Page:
From Too Many Chefs -

December 1, 2004
Cannellonis aux Champignons

On my way back from a quick trip to Vichy a few weeks ago, I picked up a magazine to amuse myself on the train. I have been trying to sample some of the lesser known (to me anyway) food magazines and this time opted for Cuisine et Vins de France. I have to say it was a mine of interesting recipes and a few tempting deals for wine. Luckily for me, it included this recipe for a vegetarian main dish which came to mind when I invited a vegetarian to Thanksgiving dinner. Actually, I should point out (this being France) that it didn't include a "vegetarian dish", so much as "a dish which didn't happen to include meat"! It was in the section devoted to the lowly champignon de Paris, the standard white mushroom which, in this country of exotic fungi, is often snubbed or left on the shelf. Ironically, I nearly substituted more interesting mushrooms in the recipe but didn't find any that looked good at the store on the day I was shopping!

The photo of Cannellonis aux Champignons in the magazine is a lovely minimalist stack of three rolls on a white plate on a white background. I'm not sure how they managed to cook the cannelloni in a gratin dish with cream sauce and cheese and yet remove each perfect roll afterwards. Never mind. Mine looked good too (though not the same) but I forgot to take a photo. So this is one where you'll have to use your imagination!

I made very few departures from the original recipe here. I reread the section on cannelloni in my Italian cookbook and used Marcella Hazan's advice to dip the pasta in cream sauce before filling them. I also added nutmeg to the cream sauce as it seemed like too good an idea to ignore. (I love nutmeg!)

Below is the modified recipe. I sampled it only in the leftovers form, as on the big Thanksgiving day there was no room in my belly for non-traditional dishes! That said, about half of the dish (serves 6) was gone by the end of the meal and it got good reviews all around.

Cannellonnis aux Champignons

12-15 cooked pieces of cannelloni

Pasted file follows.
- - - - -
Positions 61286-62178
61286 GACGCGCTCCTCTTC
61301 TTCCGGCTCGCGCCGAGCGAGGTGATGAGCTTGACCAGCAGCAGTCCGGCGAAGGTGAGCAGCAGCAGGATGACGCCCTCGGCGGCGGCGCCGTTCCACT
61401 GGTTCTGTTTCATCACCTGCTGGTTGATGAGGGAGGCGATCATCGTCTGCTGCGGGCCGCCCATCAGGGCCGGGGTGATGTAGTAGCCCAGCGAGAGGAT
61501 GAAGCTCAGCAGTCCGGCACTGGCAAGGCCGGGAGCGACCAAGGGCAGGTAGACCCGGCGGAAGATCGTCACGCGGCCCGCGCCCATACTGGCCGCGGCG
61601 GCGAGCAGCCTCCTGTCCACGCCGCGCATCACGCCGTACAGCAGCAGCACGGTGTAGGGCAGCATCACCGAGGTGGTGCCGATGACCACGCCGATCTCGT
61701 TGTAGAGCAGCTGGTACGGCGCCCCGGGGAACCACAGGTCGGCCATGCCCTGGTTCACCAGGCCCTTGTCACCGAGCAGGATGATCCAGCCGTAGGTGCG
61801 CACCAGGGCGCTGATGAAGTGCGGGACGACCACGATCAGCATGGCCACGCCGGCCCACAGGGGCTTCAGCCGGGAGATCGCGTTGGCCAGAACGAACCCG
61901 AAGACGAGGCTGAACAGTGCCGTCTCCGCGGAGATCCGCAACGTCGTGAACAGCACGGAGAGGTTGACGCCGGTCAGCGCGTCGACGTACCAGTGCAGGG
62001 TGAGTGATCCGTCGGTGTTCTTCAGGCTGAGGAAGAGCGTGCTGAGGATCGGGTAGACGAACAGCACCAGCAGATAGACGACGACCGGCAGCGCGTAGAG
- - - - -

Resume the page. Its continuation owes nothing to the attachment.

350 grams of white mushrooms
200 grams of fresh spinach shoots (this is actually two fairly large packages!)
250 grams of fresh ricotta (a standard pot)
100 grams of Parmesan (I guessed on this one)
80 grams/two small handfuls of pine nuts
40 grams butter
20 cl (or more) of cream
a few leaves of basil
Salt, pepper and nutmeg to taste

Preheat the oven to 375F/180C and butter a gratin dish. Trim and wash the mushrooms and cut in cubes. Saute them in a large nonstick pan with half the butter. Wash and spin the spinach and add them to the mushroom/butter mixture. Add the rest of the butter and cover to steam the spinach. Add half the pine nuts, all the ricotta and half the Parmesan. Salt, pepper and reduce this sauce slightly on a low heat.

Dip the outside of the cooked cannelloni sheets in a saucer in which you have dribbled a little cream and grated some nutmeg. Spread the filling over the square and roll it up. Place it in the gratin dish with the end of the roll facing down. Repeat until all the filling and cannelloni have been used. Dribble cream over the top of the cannelloni and sprinkle with the remaining Parmesan, a little more grated nutmeg and remaining pine nuts. Bake for half an hour in the oven; the top should be a little crusty and brown and the cream should be bubbling. Decorate with basil leaves before serving.

According to the magazine, this would best be served with a white Anjou wine!

A note on the ingredients: I made the pasta with three eggs and about three cups of flour. Next time around I will make more of an effort to put the pasta in the machine lengthwise so that the strips will actually be wide enough to make cannelloni. In this case (my first attempt!) I was forced to double the strips to make a wide enough cannelloni square, which was fiddley and made for a somewhat pasta-heavy middle of each cannelloni, where the two strips overlapped. Mabye this is obvious to the rest of you out there, but I foolishly assumed the pasta strips would somehow magically get wider instead of longer as I put them through the smaller settings of the machine. Oops!

The recipe also called for toasting the pine nuts in a pan and adding them to the dish after baking instead of before. This seemed silly to me and indeed the nuts roasted very nicely in the oven on top of the Parmesan. I also skipped the basil. Next time I'll try putting some in the filling (and then feel more honest about using it as a garnish!).

This made a delicious, creamy satisfying main dish. I like vegetarian dishes that don't scream "VEGETARIAN!!!" at you as they don't tend to leave you feeling half-fed at the end of a meal. It's hard to get rid of those inbred notions like "it's not a meal if it doesn't include meat" and this one is so good you won't even notice the meat is missing. If you are already a vegetarian, this of course isn't an issue any more! (I hope!)

Posted by Barrett in Maryland at December 1, 2004 2:19 AM | TrackBack